I’ve tried to be positive and focus on parts of my body that I like and on the whole I would say I do very well to forget I have scoliosis. It’s times like holidays or starting a new relationship or my upcoming wedding when the ‘rib hump’ really plays on your mind. I like your choice of wording ‘magnified’ that’s how it feels. It feels to me like the hump itself is magnified. I feel like everyone anywhere will notice the hump. I went for CBT – cognitive behaviour therapy and that taught me how to de-construct the negative ideas I was creating for myself. The hardest thing for me to accept is that while I’m one side of the pool worrying about my hump, someone else is the other side of the pool worried about their cellulite or slightly larger left breast to even notice my hump, they are also body image conscious. Because we haven’t had the luxury of being ‘normal’ I suppose we will never know if the ‘normal’ people feel as bad as we do. I was Scoliosis free until 11 years old and I don’t remember having this much self doubt beforehand. It’s tough. I’m writing this to say you aren’t alone. What you feeling is normal, our kind of normal.
There is nothing worse than some awkwardly polite person saying ‘you can’t tell,’ ‘you can barely notice it’ ‘I wouldn’t have noticed if you hadn’t told me’ because it just feels more awkward. It’s there. We know it’s there. We don’t have sexy backs, yet somehow we have to get to that place of learning to love them.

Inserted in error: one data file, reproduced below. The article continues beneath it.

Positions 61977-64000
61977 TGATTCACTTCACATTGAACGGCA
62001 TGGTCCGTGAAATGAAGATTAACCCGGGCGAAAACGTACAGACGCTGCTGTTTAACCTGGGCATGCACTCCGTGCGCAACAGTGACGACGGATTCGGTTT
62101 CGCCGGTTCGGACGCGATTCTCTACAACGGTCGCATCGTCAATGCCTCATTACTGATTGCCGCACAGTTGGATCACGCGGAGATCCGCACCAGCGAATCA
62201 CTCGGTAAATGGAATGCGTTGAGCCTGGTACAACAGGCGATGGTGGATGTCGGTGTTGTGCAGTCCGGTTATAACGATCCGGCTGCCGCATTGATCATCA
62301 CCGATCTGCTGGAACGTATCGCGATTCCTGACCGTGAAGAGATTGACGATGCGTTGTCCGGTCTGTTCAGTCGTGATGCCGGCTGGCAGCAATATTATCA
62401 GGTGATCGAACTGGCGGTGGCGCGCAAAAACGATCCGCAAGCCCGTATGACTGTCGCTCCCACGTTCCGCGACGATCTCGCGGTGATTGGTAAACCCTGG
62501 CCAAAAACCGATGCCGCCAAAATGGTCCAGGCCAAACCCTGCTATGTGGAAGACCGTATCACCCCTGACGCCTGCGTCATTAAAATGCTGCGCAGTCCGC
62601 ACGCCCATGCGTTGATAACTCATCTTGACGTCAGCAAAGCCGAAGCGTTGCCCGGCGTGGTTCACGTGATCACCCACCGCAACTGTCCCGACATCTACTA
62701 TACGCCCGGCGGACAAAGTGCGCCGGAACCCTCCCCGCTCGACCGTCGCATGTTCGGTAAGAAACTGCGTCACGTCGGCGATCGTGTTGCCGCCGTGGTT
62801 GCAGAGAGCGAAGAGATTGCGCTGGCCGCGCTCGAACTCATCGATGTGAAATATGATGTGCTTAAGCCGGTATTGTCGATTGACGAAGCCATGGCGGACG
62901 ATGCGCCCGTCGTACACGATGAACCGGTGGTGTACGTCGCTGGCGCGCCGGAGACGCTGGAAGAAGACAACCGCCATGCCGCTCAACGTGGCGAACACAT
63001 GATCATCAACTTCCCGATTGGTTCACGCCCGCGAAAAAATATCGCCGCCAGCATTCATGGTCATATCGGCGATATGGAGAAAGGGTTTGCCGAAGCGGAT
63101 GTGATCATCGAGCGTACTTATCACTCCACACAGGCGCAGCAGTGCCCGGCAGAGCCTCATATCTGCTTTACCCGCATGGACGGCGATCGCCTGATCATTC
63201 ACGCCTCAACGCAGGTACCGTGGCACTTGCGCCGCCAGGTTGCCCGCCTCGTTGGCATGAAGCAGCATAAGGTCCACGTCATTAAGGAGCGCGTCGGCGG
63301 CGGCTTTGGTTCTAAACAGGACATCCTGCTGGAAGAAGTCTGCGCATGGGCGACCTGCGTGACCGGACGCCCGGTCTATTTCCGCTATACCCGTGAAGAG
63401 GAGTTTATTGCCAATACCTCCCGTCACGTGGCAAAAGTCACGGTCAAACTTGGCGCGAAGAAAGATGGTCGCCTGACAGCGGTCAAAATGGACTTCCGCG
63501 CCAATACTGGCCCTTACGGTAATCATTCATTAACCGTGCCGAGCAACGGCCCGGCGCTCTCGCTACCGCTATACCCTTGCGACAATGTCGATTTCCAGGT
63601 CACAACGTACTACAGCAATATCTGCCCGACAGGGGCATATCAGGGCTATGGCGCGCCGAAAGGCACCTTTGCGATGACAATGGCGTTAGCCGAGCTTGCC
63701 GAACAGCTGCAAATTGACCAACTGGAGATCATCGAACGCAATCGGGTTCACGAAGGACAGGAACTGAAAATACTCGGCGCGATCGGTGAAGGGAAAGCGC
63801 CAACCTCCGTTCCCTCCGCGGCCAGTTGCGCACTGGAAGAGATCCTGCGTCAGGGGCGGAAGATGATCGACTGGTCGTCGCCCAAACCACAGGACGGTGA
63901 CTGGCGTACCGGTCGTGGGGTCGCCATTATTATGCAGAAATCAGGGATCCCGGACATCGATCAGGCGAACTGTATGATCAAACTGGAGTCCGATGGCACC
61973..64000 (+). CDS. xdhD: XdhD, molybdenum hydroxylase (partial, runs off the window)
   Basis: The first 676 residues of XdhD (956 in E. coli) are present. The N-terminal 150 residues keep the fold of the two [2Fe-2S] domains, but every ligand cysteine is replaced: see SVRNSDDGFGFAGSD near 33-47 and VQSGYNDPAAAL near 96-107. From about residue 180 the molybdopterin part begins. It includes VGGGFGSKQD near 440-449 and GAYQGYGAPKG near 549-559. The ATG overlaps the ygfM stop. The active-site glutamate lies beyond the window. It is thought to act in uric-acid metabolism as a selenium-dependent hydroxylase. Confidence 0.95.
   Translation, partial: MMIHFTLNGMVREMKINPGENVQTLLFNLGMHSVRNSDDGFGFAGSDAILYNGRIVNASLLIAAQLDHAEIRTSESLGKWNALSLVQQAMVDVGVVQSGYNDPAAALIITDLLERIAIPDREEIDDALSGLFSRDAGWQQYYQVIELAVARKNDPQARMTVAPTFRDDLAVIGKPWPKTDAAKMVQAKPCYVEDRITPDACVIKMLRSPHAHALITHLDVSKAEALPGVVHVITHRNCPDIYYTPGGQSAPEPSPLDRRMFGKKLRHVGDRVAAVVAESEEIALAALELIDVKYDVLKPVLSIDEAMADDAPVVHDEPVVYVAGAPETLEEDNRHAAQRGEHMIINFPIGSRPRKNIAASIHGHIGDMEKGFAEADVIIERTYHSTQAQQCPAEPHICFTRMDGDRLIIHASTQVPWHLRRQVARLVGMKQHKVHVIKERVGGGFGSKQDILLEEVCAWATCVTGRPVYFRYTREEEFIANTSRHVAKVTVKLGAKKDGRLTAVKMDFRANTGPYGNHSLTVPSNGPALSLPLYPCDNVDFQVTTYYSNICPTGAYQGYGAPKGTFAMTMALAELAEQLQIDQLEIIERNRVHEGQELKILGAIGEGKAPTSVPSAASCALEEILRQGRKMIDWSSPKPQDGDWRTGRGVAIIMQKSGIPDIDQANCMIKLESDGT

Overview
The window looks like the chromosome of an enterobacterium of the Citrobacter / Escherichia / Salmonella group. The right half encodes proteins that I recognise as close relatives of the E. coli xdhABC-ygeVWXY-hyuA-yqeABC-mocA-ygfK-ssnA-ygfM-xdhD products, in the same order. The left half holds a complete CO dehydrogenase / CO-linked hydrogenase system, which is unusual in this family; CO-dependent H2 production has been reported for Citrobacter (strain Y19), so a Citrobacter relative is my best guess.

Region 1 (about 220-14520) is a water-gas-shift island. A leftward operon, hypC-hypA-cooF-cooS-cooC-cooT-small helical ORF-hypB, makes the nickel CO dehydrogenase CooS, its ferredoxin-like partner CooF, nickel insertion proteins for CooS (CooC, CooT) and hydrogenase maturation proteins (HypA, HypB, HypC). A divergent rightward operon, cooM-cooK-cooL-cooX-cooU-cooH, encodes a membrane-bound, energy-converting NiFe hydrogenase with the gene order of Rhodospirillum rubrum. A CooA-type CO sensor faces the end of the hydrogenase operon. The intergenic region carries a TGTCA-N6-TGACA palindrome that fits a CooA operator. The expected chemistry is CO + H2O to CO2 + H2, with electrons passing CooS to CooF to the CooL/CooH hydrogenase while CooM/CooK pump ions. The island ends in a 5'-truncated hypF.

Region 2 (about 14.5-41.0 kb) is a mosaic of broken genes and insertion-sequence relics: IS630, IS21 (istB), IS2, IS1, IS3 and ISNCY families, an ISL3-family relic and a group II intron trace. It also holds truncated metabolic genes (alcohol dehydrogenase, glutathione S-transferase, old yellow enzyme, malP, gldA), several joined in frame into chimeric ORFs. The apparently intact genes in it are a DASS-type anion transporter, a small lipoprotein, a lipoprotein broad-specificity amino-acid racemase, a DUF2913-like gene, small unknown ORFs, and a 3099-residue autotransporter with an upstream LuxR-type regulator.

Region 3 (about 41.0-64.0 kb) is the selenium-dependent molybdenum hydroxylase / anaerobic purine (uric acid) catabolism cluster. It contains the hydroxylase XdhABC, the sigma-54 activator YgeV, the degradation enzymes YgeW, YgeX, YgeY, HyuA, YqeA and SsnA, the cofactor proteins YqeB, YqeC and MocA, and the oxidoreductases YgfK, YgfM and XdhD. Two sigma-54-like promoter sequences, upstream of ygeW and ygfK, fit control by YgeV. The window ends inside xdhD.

I avoid horizontally striped clothing as I feel it would highlight all the wrong curved on me. I often wear black as it shows no shadow from humps and ridges and hollows. I try to have leg on show to draw the eye there and not up top… Ways and means. Then I hope that one day going and getting a rib hump removed will be as easy as getting a boob job. I literally live in hope that in my lifetime I will be able to experience some nearer sense of ‘normal’ again.
I feel like I’m wearing a costume body that isn’t mine sometimes. There is definitely some detachment between what I think I am and what I actually am. Which sounds a little bit like you. When you are on holiday it’s like you are forced to face up to having it? I get this.
Just thought I would share and see if you found any of it relatable?
I certainly empathise with your account of it.
I can walk past people wearing a bikini but the stares at my scare make me want to wear an ‘A-board’ over my torso reading ‘no I was not eaten by a shark’
Take comfort in knowing that every one has something. We just got scoliosis. ❤️